A Homily for the Epiphany of the Lord

In our first reading today the Prophet Isaiah declares, “See, darkness covers the earth, and thick clouds cover the peoples.” At times we truly seem to be the people living in darkness. Just this week, while on vacation, I heard a news report about a man in Italy who has filed charges accusing the Catholic Church of committing fraud and swindling people because it teaches that Jesus Christ is the Son of God. This atheist contends that not only is Jesus not the Son of God, since he denies the existence of God, but he even denies that Jesus existed as a historical person. He claims that the Church just made up the person of Jesus in order to con people out of money.

The denial of Jesus is nothing new. At the time St. Matthew wrote his gospel, there was a massive effort by the religious leaders in Israel to reject Jesus as even being a good religious teacher. Yet at the very time the religious leaders in Israel were rejecting Jesus, He was being welcomed by an increasing number of people in the Gentile world. Now, however, it seems as if Jesus is being pushed out of all aspects of public life. “Darkness covers the earth, and thick clouds cover the peoples.”

Yet despite all this darkness we must exclaim with Isaiah, “Your light has come.” The word “epiphany” means “manifestation,” and during the Feast of the Epiphany of the Lord the Church celebrates the manifestation of Jesus as the Christ to the whole world. The very first line of the Second Vatican Council’s Dogmatic Constitution on the Church, Lumen Gentium, proclaims, “Christ is the Light of nations. That this may be so, this Sacred Synod … eagerly desires that the Gospel be proclaimed to every creature” (LG #1). Lumen Gentium goes on to say, “The Feast of the Epiphany moves all the faithful to share the concerns and labors of the Church, which prays and works at the same time so that the entire world may be incorporated into the People of God, the Body of the Lord and the Temple of the Holy Spirit” (LG #17).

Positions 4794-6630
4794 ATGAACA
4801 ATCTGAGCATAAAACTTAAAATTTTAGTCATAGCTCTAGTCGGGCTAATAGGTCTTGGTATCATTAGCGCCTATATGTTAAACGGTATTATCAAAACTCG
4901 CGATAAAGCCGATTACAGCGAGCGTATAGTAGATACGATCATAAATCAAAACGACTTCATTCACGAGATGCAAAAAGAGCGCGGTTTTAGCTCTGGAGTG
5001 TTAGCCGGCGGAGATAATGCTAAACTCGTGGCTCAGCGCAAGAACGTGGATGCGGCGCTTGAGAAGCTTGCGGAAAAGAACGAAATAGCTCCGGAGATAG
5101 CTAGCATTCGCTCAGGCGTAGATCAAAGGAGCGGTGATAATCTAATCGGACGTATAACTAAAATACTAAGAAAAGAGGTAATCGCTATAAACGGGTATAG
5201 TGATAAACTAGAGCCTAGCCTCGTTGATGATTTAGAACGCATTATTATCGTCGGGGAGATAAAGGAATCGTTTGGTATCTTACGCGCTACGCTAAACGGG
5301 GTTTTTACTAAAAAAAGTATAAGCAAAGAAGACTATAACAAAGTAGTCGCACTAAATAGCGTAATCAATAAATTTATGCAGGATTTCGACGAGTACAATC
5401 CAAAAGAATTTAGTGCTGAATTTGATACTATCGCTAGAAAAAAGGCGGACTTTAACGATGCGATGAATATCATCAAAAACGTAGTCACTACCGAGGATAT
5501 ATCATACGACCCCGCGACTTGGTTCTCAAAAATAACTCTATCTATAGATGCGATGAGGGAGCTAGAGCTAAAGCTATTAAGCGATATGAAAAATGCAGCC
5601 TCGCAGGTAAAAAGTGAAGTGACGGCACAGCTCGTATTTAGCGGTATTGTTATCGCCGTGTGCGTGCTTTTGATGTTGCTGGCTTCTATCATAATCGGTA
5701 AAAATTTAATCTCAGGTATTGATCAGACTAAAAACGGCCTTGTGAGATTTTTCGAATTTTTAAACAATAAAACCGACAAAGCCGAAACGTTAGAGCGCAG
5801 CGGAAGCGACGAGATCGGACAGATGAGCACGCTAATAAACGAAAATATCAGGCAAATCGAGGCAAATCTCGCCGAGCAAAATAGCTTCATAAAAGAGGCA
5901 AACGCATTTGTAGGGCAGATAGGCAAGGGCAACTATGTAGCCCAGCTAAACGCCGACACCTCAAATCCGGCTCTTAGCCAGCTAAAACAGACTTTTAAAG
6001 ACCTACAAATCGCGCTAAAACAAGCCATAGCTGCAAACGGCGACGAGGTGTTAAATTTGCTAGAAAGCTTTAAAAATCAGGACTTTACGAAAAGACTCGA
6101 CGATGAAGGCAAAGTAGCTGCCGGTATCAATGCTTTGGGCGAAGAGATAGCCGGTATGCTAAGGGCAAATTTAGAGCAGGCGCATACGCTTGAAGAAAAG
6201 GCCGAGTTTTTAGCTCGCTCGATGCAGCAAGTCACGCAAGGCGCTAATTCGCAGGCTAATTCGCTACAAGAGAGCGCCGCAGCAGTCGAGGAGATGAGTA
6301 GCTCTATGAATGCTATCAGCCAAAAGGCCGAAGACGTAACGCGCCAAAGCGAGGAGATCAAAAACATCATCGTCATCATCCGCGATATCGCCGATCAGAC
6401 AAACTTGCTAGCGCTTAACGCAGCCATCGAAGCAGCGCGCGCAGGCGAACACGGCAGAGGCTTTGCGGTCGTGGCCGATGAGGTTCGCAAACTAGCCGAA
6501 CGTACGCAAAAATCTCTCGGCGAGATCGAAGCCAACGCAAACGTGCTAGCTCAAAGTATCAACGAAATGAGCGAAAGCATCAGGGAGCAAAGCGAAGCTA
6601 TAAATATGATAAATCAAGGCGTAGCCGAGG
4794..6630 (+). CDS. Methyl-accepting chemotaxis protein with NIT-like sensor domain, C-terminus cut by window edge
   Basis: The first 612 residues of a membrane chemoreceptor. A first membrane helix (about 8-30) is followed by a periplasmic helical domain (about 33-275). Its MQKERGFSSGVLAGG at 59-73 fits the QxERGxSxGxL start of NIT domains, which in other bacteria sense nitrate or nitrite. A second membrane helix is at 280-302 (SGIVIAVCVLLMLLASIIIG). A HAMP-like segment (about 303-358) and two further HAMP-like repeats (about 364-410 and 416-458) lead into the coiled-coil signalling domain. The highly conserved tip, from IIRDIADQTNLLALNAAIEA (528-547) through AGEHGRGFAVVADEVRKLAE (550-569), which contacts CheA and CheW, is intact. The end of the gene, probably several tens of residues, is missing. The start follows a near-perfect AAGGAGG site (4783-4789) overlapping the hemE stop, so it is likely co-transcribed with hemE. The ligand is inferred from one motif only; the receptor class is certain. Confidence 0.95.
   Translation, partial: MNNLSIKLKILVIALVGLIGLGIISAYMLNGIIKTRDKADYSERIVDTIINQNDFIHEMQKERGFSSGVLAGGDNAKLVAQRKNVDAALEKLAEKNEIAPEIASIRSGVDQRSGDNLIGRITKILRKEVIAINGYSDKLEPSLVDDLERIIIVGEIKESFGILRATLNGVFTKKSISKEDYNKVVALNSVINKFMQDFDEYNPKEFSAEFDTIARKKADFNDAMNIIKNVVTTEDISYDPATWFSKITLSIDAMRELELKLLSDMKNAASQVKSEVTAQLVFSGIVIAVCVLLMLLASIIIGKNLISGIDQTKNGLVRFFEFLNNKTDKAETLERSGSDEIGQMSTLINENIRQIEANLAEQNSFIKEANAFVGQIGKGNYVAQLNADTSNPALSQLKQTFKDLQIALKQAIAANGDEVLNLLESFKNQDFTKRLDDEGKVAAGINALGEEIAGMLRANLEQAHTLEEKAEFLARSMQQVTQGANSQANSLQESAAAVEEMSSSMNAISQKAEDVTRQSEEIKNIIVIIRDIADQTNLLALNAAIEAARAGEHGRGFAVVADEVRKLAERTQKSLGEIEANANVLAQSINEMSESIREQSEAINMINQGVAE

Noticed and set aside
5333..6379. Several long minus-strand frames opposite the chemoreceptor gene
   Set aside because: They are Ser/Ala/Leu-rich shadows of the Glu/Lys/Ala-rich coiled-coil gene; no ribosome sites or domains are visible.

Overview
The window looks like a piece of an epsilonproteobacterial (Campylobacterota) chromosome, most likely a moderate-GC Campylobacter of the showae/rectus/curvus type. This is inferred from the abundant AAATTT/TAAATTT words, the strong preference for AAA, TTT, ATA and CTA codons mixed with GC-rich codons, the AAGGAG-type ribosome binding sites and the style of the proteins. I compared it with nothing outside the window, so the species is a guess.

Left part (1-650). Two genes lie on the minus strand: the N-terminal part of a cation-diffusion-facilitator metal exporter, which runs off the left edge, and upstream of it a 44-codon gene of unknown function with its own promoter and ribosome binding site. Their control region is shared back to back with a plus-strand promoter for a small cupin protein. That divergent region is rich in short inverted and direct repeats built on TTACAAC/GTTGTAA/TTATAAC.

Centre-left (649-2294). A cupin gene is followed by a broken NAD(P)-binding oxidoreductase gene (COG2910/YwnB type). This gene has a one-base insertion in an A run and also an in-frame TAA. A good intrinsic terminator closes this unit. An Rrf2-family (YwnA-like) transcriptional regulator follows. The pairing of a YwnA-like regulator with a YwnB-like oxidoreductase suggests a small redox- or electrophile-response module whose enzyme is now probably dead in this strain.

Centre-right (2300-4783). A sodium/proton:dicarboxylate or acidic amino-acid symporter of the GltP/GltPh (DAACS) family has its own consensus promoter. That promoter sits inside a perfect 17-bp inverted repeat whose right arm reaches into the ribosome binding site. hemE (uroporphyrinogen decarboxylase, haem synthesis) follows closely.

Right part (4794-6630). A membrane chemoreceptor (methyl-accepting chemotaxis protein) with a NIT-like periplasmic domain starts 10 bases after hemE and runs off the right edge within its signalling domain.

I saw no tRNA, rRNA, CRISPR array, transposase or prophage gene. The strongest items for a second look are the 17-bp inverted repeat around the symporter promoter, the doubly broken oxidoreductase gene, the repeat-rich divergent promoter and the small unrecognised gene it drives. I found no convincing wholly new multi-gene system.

These statements from the Dogmatic Constitution on the Church formed the foundation for another document from the Second Vatican Council, the Decree on the Apostolate of the Laity (Apostolicam Actuositatem). This decree noted that due to secularization and anti-clericalism, priests and religious often do not have effective access to many areas of society in many countries. Therefore, if the Church is going to be present there, lay people would have to do the job. The Council Fathers pointed out that from our baptism there arises a duty to participate in the mission of the Church, each according to our state of life.

Unfortunately, in the years following the Council, this call to the laity to participate in the Church’s mission became largely confined to activity within the Church’s institutions. Large numbers of the laity became Readers and Extraordinary Ministers of Holy Communion at Mass. Others took jobs in their parishes or diocesan centers. Now please do not misunderstand me, lay ministry and activity in the parishes and diocese is a good thing – A VERY GOOD THING. It is because of the many wonderful lay volunteers at so many of the sick and homebound receive the Eucharist, and are reminded that they are still part of our parish family. However, lay ministry is no substitute for the apostolate of the laity. “Apostolate” comes from the word “Apostle” which means “to be sent.” The Second Vatican Council makes it overwhelmingly clear that the primary apostolate of the laity is to carry the Gospel out into the world. You are called to evangelize the workplace, the marketplace, and the public square. If this is not done darkness will continue to cover the earth.

This might sound rather scary, but imagine the risks that the Magi took as they left their comfort zones: ridicule from family and neighbors, dangers on the road, uncertain moments. The perseverance of the Magi is due in part to their interior fortitude, a virtue that ensures firmness in difficulties and constancy in pursuing the good. Fortitude enables us to embrace sacrifice and renounce comforts for a good and just cause. Fortitude reminds us of Christ’s admonition, “In the world you have tribulation; but be of good cheer, I have overcome the world” (John 16:33).

“The Epiphany reminds us that we should use every available means to bring our friends, relatives and colleagues close to Jesus. This may begin by lending someone a book of sound doctrine, by giving to others encouraging words which help them to start on their way; by speaking to an acquaintance of the need for spiritual formation” (Fernandez, In Conversation with God, Vol. 1, p. 333). If we live this apostolate we can make the today’s Psalm response a reality, “Lord, every nation on earth will adore you.”

About Fr. JC

Ordained a priest for the Diocese of Trenton, NJ, in 2004. Currently the Pastor of Resurrection Parish in Delran, NJ.
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